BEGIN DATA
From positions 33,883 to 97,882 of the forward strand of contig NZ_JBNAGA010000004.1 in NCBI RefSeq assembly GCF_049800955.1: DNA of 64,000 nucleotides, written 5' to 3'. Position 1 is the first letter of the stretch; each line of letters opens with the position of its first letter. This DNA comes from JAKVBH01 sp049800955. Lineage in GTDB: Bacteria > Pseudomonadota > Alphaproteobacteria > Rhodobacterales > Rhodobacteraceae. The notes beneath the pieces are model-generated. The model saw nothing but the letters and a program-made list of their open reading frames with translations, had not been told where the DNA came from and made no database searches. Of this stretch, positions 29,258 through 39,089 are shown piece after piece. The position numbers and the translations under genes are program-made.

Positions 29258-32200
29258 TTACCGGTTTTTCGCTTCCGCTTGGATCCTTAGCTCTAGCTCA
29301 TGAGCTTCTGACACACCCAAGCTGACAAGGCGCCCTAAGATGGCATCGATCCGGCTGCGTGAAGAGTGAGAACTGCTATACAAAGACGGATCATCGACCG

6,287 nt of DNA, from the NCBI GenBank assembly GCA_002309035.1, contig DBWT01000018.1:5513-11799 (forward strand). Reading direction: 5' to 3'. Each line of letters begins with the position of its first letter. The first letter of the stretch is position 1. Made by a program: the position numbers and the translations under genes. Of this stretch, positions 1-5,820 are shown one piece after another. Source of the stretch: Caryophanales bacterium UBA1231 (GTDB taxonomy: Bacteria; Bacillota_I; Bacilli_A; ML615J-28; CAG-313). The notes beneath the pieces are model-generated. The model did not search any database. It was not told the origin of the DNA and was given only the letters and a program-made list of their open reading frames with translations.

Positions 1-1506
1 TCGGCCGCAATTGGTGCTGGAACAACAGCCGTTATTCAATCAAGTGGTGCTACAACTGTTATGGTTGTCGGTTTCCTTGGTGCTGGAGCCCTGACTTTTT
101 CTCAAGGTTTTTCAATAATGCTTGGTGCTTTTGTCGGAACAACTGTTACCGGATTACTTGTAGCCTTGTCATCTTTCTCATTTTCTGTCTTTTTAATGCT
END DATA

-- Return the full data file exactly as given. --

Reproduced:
From positions 33,883 to 97,882 of the forward strand of contig NZ_JBNAGA010000004.1 in NCBI RefSeq assembly GCF_049800955.1: DNA of 64,000 nucleotides, written 5' to 3'. Position 1 is the first letter of the stretch; each line of letters opens with the position of its first letter. This DNA comes from JAKVBH01 sp049800955. Lineage in GTDB: Bacteria > Pseudomonadota > Alphaproteobacteria > Rhodobacterales > Rhodobacteraceae. The notes beneath the pieces are model-generated. The model saw nothing but the letters and a program-made list of their open reading frames with translations, had not been told where the DNA came from and made no database searches. Of this stretch, positions 29,258 through 39,089 are shown piece after piece. The position numbers and the translations under genes are program-made.

Positions 29258-32200
29258 TTACCGGTTTTTCGCTTCCGCTTGGATCCTTAGCTCTAGCTCA
29301 TGAGCTTCTGACACACCCAAGCTGACAAGGCGCCCTAAGATGGCATCGATCCGGCTGCGTGAAGAGTGAGAACTGCTATACAAAGACGGATCATCGACCG

6,287 nt of DNA, from the NCBI GenBank assembly GCA_002309035.1, contig DBWT01000018.1:5513-11799 (forward strand). Reading direction: 5' to 3'. Each line of letters begins with the position of its first letter. The first letter of the stretch is position 1. Made by a program: the position numbers and the translations under genes. Of this stretch, positions 1-5,820 are shown one piece after another. Source of the stretch: Caryophanales bacterium UBA1231 (GTDB taxonomy: Bacteria; Bacillota_I; Bacilli_A; ML615J-28; CAG-313). The notes beneath the pieces are model-generated. The model did not search any database. It was not told the origin of the DNA and was given only the letters and a program-made list of their open reading frames with translations.

Positions 1-1506
1 TCGGCCGCAATTGGTGCTGGAACAACAGCCGTTATTCAATCAAGTGGTGCTACAACTGTTATGGTTGTCGGTTTCCTTGGTGCTGGAGCCCTGACTTTTT
101 CTCAAGGTTTTTCAATAATGCTTGGTGCTTTTGTCGGAACAACTGTTACCGGATTACTTGTAGCCTTGTCATCTTTCTCATTTTCTGTCTTTTTAATGCT